This chapter lists features and enhancements introduced in the FortiADC 7.4.0 release.

Global Load Balance

DNSSEC signing method upgraded to 1024/2048/4096 bit keys and added new algorithms

Previously, the DNSSEC signing method was defaulted to 512 bit key and RSASHA1 algorithm. In FortiADC7.4.0, the available key sizes and algorithms have been expanded to include 1024/2048/4096 bit keys and a total of six algorithms.

Note: Configurations carried over from previous versions can continue to use the 512-bit key, however, we recommend updating the DNSSEC signing method to the new 1024/2048/4096 bit keys as the 512-bit key is less secure and is no longer supported in the latest BIND 9 version.

For details, see Configuring DNS zones.

Minimal-Responses option in GLB general settings

You can now enhance the performance of the FortiADC DNS service by enabling the Minimal-Responses option in the Global Load Balance General Settings to hide the Authority Section and Additional Section of DNS queries.

For details, see Configuring general settings.

Sync List enhancement for synchronizing GLB objects

Previously, some GLB configurations could not be synchronized through the Sync List functionality due to dependencies. Now, the Sync List functionality has been expanded to support all GLB configurations except for General Settings.

For details, see Pushing/pulling configurations.

Server Load Balance

FortiADC Ingress Controller 2.0

The following enhancements have been made to the FortiADC Ingress Controller version 2.0:

  • Support for Ingress to expose service with ClusterIP type. FortiADC 7.4.0 and FortiADC Ingress Controller 2.0.0 support Flannel with VXLAN backend as the Kubernetes network model CNI plugin. Through the VXLAN tunnel, FortiADC can forward HTTP/HTTPS requests to the Kubernetes service with ClusterIP type.

  • Support for virtual server FortiGSLB configurations defined in the annotation of Kubernetes Ingress.

  • Added toleration in the FortiADC Ingress Controller Helm deployment template to allows users to specify how long a pod can remain bound to a node before being evicted. For example, you can specify the amount of time to wait for the FortiADC Ingress Controller to spin up if the Kubernetes node being located becomes unreachable or goes into NotReady state. The default toleration time for in FortiADC Ingress Controller is 30 seconds.

For details, see the FortiADC Ingress Controller Kubernetes Deployment Guide.

RedHat OpenShift Container Platform 4 (OCP 4) support for FortiADC Ingress Controller

The FortiADC Ingress Controller capability has now been extended to support managing FortiADC objects from RedHat OpenShift Container Platform 4 (OCP 4). FortiADC Ingress Controller can now watch the Kubernetes API for specially formatted OCP 4 Route resources and automatically implement corresponding actions on FortiADC for Add/Update/Delete events.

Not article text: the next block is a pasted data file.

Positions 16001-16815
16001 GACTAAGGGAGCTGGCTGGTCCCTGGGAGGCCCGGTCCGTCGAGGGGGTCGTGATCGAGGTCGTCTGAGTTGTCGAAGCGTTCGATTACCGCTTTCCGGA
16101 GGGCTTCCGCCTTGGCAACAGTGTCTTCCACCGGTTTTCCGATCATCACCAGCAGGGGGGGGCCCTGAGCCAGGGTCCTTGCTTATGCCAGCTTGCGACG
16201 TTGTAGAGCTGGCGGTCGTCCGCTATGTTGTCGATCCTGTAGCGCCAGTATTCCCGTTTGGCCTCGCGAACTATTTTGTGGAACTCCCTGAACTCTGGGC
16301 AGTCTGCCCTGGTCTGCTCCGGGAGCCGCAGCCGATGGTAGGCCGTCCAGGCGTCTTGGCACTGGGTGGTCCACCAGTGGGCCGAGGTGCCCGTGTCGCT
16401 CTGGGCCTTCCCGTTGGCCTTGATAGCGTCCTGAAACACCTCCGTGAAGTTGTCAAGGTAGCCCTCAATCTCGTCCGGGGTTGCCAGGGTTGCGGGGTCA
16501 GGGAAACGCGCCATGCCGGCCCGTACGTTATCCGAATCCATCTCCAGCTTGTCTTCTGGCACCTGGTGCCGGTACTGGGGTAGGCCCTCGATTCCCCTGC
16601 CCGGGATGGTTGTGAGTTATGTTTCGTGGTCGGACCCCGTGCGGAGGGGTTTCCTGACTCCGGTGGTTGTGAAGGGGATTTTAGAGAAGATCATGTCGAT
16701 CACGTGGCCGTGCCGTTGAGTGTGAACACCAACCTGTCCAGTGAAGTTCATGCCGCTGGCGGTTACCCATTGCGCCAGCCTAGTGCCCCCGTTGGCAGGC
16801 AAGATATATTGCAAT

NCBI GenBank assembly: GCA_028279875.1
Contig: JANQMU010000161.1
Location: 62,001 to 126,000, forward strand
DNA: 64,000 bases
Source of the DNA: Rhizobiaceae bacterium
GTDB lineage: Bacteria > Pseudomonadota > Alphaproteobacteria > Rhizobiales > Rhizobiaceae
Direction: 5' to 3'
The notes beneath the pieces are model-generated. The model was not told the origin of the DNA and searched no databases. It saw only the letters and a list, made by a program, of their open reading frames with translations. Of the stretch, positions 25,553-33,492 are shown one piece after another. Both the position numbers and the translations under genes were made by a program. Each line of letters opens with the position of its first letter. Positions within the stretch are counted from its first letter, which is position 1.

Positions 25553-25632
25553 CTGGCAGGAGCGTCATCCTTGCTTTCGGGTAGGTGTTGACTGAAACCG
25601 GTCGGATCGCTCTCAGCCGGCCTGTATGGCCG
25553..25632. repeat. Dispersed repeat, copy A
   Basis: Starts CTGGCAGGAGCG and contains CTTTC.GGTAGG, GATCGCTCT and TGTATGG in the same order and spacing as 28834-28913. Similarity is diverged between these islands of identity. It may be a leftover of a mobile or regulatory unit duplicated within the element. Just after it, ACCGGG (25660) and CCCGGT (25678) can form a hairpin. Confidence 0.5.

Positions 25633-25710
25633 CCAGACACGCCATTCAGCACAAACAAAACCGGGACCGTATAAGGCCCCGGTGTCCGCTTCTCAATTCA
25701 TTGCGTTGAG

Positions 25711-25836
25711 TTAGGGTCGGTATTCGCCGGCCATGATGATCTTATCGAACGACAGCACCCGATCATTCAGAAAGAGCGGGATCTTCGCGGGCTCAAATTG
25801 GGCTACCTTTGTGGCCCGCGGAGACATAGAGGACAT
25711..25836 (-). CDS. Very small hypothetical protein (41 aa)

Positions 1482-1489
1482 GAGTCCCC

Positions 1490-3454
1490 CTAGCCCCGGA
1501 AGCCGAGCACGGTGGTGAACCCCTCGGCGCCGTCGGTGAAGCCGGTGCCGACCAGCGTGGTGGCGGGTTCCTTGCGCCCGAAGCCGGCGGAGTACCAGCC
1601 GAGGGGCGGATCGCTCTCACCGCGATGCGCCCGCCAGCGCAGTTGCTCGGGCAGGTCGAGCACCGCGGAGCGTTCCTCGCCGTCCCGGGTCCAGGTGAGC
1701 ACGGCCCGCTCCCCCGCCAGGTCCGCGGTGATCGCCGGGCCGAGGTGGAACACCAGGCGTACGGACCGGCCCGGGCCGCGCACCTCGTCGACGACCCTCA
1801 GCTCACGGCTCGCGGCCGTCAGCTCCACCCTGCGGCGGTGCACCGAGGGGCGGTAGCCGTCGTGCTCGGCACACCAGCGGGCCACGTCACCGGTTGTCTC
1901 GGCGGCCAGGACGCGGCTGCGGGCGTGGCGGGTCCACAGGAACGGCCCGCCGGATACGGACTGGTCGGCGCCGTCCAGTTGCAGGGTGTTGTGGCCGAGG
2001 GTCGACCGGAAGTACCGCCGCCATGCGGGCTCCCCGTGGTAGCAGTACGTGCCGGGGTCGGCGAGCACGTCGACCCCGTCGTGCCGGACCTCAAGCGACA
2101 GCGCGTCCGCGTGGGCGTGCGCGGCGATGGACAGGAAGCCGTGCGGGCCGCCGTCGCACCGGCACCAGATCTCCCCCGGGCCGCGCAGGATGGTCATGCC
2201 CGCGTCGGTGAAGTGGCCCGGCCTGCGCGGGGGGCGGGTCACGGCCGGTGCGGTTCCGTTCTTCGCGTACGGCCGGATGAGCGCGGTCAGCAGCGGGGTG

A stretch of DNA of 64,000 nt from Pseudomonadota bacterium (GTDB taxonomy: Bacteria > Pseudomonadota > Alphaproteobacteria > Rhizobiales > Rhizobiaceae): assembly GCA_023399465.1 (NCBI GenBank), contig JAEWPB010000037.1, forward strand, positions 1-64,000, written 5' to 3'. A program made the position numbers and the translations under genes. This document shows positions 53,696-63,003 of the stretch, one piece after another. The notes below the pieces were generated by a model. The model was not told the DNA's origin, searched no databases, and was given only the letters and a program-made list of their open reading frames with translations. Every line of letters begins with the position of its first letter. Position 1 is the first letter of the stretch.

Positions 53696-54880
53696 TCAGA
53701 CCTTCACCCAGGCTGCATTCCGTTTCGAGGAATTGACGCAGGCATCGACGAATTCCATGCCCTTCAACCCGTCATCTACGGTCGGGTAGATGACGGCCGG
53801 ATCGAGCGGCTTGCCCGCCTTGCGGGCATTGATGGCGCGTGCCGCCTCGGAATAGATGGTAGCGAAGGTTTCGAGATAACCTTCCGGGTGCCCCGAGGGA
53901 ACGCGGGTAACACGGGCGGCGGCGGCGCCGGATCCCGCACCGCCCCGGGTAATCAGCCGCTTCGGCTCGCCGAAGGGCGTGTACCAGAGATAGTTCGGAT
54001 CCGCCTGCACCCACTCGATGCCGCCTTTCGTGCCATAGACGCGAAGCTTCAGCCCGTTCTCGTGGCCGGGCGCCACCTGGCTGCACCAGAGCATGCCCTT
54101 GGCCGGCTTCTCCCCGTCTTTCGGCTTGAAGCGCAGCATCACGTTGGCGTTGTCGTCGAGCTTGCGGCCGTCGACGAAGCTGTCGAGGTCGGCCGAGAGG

For details, see the FortiADC Ingress Controller OpenShift Deployment Guide.

Support for HTTP/3 using QUIC (Quick UDP Internet Connections)

HTTP/3 uses QUIC, a multiplexed transport protocol built on UDP, unlike previous versions which relied on TCP to handle streams in the HTTP layer. The HTTP/3 protocol has a lower latency as a result of using QUIC, allowing it to have a quicker handshake for establishing a secure session compared to HTTP/2 which achieves this using TCP and TLS.

FortiADC does not support server side HTTP/3, instead support is provided for client HTTP/3 to the ADC and then converted to HTTP/1 (conversion to HTTP/2 is not supported).

Note: In version 7.4.0, FortiADC is introducing HTTP/3 support as an experimental feature with limited HTTP/3 functionality, so it is not recommended to be used in production environments.

For details, see Configuring HTTP3 profiles.

Option to send TCP RST to real server upon session timeout for L4/L2 TCP virtual servers

For L4 and L2 TCP virtual server profiles, you can now enable the Timeout Send RST option to send the TCP RST to the client and real server when the TCP session expires. This is supported for both IPv4 and IPv6 in L4 and L2 virtual servers. Additionally, for L4 virtual servers only, Timeout Send RST is supported for DNAT/Full NAT/NAT46 for IPv4 and DNAT/Full NAT/NAT64 for IPv6.

For details, see Configuring Application profiles.

Persistent Cookie enhancement

New cookie attributes have been added for the Persistent Cookie persistence type to enable users to set the domain value on the persistence cookie to allow it to be used cross-site as a wildcard.

For details, see Configuring persistence rules.

Session cookie functionality for Persistent Cookie and Insert Cookie persistence types

The 0 seconds timeout option has been added to the Persistent Cookie and Insert Cookie persistence types to allow these cookies to expire at the end of the session, thereby function as a session cookie. Typically, when the timeout value is set to 1 or more seconds, a timestamp is applied to the cookie to track the timeout. When the timeout is set to 0, the cookie will not have a timestamp and instead will expire along with the session.

For details, see Configuring persistence rules.

IP pool persistence support for L4 VS source IP persistence